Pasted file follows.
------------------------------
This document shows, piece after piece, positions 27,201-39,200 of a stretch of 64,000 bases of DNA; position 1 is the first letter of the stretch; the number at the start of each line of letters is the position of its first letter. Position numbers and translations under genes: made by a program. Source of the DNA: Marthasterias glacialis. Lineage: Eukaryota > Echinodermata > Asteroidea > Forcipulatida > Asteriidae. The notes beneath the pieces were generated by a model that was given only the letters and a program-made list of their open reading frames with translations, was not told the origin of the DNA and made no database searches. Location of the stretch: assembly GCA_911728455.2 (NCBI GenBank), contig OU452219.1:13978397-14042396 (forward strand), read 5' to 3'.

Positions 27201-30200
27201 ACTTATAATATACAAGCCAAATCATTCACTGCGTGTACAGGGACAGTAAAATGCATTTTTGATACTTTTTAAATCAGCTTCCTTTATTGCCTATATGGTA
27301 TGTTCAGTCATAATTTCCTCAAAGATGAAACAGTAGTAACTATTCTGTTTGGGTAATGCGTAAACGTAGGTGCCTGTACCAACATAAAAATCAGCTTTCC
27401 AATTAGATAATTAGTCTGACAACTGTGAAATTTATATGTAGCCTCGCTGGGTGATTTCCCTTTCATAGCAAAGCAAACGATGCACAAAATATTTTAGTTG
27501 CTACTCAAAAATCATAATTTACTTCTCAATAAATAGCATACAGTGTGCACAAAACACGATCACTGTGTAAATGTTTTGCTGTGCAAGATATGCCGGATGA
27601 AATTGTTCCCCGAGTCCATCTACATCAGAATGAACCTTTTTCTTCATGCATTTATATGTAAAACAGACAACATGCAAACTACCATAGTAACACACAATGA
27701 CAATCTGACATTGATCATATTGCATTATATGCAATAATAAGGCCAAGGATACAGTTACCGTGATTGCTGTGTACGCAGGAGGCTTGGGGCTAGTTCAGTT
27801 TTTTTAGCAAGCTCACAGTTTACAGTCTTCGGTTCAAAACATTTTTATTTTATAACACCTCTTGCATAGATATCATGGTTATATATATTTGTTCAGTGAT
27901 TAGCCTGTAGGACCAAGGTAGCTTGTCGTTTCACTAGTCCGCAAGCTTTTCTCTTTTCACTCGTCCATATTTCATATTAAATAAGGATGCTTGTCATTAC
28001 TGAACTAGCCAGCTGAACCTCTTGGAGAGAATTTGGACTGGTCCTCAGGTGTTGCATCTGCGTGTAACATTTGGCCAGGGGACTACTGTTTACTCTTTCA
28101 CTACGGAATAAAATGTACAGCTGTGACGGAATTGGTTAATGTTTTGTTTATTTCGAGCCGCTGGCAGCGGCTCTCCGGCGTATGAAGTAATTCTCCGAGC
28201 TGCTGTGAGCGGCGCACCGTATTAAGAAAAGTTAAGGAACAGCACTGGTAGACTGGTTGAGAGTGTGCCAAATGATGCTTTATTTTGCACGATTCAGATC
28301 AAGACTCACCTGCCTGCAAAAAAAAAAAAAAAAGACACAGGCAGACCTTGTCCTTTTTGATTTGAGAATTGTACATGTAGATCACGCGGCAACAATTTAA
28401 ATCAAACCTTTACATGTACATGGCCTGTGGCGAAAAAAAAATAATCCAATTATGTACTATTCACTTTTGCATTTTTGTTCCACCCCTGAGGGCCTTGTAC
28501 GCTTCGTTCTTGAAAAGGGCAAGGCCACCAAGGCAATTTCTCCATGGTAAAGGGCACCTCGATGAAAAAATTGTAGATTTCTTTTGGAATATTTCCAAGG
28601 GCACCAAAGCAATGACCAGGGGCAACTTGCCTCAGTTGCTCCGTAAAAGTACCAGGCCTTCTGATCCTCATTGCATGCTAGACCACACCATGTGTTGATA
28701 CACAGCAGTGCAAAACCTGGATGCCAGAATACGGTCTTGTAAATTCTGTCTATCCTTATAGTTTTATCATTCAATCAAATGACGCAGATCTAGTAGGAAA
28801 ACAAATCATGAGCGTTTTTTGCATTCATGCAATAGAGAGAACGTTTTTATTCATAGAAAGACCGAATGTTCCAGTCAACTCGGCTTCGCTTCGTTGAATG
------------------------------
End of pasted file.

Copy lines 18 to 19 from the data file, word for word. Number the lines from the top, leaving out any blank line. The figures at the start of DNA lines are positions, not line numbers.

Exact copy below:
28701 CACAGCAGTGCAAAACCTGGATGCCAGAATACGGTCTTGTAAATTCTGTCTATCCTTATAGTTTTATCATTCAATCAAATGACGCAGATCTAGTAGGAAA
28801 ACAAATCATGAGCGTTTTTTGCATTCATGCAATAGAGAGAACGTTTTTATTCATAGAAAGACCGAATGTTCCAGTCAACTCGGCTTCGCTTCGTTGAATG